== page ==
Slow family holiday
We feel lucky to have nearly 3 weeks off from our sometimes grueling school schedule. I use the word grueling because the hours of operation often feel that way in the lives of my 6, 9, and 11 year old school kids. Getting up at 6:45 never feels natural. Going to a structured setting for 7.5 hours can sometimes feel like too much - especially for that kindergartener. Having to do it 5 days a week feels crazy - it feels crazier still when we get little tastes here and there of the three day weekend. And having to do all this and then tack a little bit of homework on the end feels just completely over the top. Hence my use of the term grueling. Not an overstatement at all.
To get 18 glorious days off from that crazy schedule feels like a little bit of nirvana. And to make that time feel more spacious still, we intentionally made no plans to go anywhere or have anyone visit us. Rather a decision to lay low, the six of us, and spend a little time in what I like to call “familial incubation”.
Just a little bit over a week into it, though we are starting to get a little antsy. We overdosed on old holiday movie classics. We ate plenty of good food. We have taken lots of great walks. We have read endless books - of both the picture and chapter variety. We have done endless drawing and crafts. We have even cooked hotdogs over an open fire in the park. (okay, an open fire in a barbecue grill but an open fire nonetheless) We have loved our time together and our very freeform spacious days.
In the past day or two however I have noticed a definite crankiness creeping in. We are being a little short with each other. There are hints of sarcasm in some conversation and there’s a level of sass starting to infiltrate my dealings with my older two. Time for action!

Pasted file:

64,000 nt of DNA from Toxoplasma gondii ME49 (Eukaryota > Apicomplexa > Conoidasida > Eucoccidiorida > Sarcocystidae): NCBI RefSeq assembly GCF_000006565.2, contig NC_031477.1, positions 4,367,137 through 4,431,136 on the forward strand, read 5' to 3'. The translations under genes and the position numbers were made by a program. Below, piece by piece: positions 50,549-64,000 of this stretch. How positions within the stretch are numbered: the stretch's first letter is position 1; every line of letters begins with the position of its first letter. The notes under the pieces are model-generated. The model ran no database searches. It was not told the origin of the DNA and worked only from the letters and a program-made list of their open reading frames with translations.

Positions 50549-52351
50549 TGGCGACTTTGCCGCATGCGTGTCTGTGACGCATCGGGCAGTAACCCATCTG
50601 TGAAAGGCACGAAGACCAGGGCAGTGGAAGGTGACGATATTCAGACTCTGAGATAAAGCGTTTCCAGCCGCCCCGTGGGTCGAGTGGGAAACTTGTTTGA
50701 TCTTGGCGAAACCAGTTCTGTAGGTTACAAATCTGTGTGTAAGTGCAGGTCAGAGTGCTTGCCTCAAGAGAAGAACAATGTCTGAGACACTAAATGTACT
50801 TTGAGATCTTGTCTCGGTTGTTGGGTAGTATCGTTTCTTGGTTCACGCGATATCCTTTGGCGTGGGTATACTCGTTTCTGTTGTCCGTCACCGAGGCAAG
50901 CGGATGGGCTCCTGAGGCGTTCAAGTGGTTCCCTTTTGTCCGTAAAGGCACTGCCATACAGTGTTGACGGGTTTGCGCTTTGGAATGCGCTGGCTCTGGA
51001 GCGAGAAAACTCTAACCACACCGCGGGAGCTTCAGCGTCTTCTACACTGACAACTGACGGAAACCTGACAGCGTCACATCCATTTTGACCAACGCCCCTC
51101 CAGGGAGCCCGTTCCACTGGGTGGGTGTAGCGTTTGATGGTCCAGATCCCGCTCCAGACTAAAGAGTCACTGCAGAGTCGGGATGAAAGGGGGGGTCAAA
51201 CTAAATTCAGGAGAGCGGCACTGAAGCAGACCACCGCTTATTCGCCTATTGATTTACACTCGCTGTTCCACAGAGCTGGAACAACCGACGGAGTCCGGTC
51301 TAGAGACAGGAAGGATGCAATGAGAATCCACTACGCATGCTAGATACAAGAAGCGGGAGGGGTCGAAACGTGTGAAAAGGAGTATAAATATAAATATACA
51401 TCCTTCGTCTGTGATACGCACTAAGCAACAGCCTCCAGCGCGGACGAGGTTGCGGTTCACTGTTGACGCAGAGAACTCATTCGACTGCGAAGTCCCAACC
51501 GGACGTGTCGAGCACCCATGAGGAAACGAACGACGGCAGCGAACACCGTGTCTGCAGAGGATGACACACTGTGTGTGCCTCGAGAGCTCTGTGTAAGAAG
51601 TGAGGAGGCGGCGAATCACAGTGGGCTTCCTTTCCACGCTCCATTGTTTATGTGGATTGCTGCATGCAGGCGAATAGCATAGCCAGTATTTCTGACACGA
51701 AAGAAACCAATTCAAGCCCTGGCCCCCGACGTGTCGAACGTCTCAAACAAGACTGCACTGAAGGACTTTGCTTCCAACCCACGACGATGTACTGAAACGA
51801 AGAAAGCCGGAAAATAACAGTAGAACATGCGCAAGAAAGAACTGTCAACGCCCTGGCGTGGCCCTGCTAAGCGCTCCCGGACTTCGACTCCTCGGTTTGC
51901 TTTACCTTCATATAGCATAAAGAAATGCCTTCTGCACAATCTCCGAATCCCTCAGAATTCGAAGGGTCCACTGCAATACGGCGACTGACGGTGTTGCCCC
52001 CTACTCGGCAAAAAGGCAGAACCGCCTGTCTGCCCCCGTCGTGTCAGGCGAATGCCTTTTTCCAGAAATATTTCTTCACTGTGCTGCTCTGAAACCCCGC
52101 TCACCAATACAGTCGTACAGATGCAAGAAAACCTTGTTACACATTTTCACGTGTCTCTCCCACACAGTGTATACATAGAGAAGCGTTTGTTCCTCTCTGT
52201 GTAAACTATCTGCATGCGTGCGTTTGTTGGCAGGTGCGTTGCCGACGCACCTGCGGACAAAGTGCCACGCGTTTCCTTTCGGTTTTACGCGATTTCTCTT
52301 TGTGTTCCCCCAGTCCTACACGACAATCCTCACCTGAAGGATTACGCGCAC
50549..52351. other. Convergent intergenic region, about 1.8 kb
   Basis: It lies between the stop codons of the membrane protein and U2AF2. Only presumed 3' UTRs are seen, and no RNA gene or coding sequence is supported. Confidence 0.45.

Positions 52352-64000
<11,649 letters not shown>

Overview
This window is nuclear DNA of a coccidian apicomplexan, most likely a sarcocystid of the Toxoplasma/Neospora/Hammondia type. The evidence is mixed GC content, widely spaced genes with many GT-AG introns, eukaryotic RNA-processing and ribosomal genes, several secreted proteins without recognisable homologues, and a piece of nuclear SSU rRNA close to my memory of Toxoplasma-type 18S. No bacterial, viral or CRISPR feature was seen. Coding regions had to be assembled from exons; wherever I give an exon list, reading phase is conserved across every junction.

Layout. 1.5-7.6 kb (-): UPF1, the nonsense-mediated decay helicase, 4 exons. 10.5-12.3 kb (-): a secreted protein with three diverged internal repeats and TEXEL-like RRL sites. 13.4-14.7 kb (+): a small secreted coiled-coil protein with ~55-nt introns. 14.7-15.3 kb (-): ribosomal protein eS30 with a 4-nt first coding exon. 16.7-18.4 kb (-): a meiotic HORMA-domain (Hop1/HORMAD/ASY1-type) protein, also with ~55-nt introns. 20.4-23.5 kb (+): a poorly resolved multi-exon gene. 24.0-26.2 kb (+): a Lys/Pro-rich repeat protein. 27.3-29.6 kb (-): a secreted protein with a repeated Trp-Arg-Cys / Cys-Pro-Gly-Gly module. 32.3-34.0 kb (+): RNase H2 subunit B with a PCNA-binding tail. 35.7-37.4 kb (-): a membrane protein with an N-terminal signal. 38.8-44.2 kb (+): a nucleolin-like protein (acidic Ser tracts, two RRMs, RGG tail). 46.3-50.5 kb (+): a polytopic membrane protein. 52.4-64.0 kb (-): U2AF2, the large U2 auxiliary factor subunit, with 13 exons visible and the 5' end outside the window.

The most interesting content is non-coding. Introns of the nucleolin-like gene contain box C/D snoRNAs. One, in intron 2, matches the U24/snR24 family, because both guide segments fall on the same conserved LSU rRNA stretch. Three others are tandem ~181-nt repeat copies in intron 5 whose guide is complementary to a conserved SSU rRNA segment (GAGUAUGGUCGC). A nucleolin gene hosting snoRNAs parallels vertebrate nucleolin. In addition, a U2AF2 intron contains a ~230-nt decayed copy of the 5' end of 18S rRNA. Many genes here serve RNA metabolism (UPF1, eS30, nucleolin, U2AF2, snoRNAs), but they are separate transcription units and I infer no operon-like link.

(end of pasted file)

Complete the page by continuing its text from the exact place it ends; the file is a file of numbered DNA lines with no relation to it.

At bedtime last night we all talked about the crankiness and everyone agreed - too much and no good. Everyone felt it and nobody wanted it to continue. We came up with a plan for a good old fashioned yard day. Right after breakfast the plan was to take what you needed and get outside. We were instantly rewarded by a brilliant blue and sunny sky which beckoned us all outside. Baby dolls and calico critters, buckets of trucks and blankets were carried outside. The hammock was hung in the trees. The imaginations were released and all our slow family systems were back on track.
We love our holiday time. We love the freedom of movement and the sort of aimlessness of our days. But we also realize it is important to stay intentional even in that aimlessness. When too many plan-less days are spread out before us, the kids spiral a little bit into wondering what is next. The unknown can make us all feel a little bit on edge. When we are clear with our plans however and mindful of our intentions we can enter into slow days together - with love and kindness and tolerance for each other and the connection we seek in our slow family life.
And the lessons just keep coming and coming.
Recent posts by this author
- Slow family in the field - October 22nd, 2009
- Fall connections - October 2nd, 2009
- Lingering in summer mode - August 13th, 2009
- Consumer Kids - June 20th, 2009
- Slow parenting - May 28th, 2009